The First Circuit affirmed the Massachusetts District Court’s ruling finding the former mayor of a Massachusetts town, Jasiel Correia, guilty of tax fraud, wire fraud, and corruption. The charges stem from an app Correia created, as well as allegations that he extorted and solicited bribes from prospective cannabis business owners while in office.
Judges Lynch, Selya, and Howard found his defenses unconvincing, upholding his sentence to seventy-two months in prison.
Per the order’s summary of the case, while in college, Correia sought investors to produce an app called SnoOwl. He made big promises, and implied that the app might eventually be purchased by Silicon valley; however, he spent investor funds on personal expenses, including $700 shoes for his partner at the time. For this misuse of funds, he was convicted of wire fraud, and then convicted of tax fraud for lying to the IRS about SnoOwl to avoid tax liability.
In 2015, Correia won his election and was inaugurated in 2016 as the mayor of Fall River, Massachusetts. Also in 2016, Massachusetts legalized recreational marijuana. To obtain leave to open dispensaries, hopeful entrepreneurs needed to obtain a non-opposition letter from and a host community agreement with the municipality in which they wished to open their store.
The prosecution, led by U.S. attorneys Mark Quinlivan and Rachael Rollins, detailed how on numerous occasions Correia and his associates solicited and received bribes totaling hundreds of thousands of dollars in exchange for non-opposition letters and host community agreements. For these bribes, Correia was found guilty of violating the Hobbs Act.
In his appeal, Correia, represented by Fick & Marx LLP, argued that a number of his convictions were made in error because the facts did not line up with the legal requirements. The First Circuit dismissed these arguments as misunderstandings or misrepresentations of the law at hand. For example, Correia argued that he was innocent of one of the counts of corruption, since he received the benefit after the aforementioned paperwork was conferred. The circuit court rebuffed stating that the law requires only that the agreement be made before the benefits are conferred to all parties involved.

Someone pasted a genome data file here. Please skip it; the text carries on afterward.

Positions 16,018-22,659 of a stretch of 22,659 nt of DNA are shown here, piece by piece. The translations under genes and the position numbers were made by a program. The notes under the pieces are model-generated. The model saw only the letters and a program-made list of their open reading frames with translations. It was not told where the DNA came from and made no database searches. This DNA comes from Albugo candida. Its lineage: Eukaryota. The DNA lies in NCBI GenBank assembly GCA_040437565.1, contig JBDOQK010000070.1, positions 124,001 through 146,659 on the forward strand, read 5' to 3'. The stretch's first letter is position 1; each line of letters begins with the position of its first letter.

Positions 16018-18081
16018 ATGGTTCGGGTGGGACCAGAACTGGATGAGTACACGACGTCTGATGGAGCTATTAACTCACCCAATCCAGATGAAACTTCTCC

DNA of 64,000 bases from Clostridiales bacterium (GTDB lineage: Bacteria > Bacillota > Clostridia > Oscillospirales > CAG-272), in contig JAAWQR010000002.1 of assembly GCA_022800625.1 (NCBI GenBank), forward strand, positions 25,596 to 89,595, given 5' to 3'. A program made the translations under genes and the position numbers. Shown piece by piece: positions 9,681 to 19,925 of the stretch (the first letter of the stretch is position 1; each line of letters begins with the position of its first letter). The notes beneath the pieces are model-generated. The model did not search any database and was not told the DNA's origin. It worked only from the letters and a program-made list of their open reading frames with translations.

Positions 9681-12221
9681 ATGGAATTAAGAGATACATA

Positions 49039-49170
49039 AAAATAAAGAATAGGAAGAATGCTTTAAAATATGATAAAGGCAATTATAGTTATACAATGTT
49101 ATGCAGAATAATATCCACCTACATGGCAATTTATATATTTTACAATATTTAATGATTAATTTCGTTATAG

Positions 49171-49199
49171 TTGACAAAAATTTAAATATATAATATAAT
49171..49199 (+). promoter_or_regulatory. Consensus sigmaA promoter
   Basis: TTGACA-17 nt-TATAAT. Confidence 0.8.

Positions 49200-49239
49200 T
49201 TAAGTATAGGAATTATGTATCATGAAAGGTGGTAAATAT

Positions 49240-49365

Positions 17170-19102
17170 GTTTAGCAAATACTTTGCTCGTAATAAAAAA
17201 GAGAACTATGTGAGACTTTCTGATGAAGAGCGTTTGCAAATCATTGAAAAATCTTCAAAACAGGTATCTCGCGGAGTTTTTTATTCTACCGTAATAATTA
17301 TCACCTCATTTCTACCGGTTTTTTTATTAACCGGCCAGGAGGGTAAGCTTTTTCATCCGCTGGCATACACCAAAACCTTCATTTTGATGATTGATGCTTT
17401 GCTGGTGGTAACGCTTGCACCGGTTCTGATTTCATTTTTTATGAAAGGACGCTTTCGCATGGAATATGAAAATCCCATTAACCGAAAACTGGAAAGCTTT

In addition, Correia tried to avoid his sentence through procedural arguments centering around the court allowing evidence from dismissed counts to contaminate proceedings for the remaining counts, the court not adequately instructing jurors to analyze each count individually, and the prosecutors using improper character depictions.
As to the first argument, the First Circuit held that the spillover evidence was sufficiently dry to not have “poisoned the well” and still relevant to the remaining counts. The court also found that the jury instructions were will within the court’s discretionary power and not egregious enough to warrant attention on appeal.
They also emphasized that the jurors did in fact acquit on some counts and convict on others, contradicting Correia’s contentions with the trial. As to the other evidentiary issue, the First Circuit found that while prosecutors have, in the past, used improper character arguments, the statements made by those in this case were acceptable, and if Correia truly took issue with them, he and his counsel should have raised those objections during the trial.
The order was written by Judge Selya.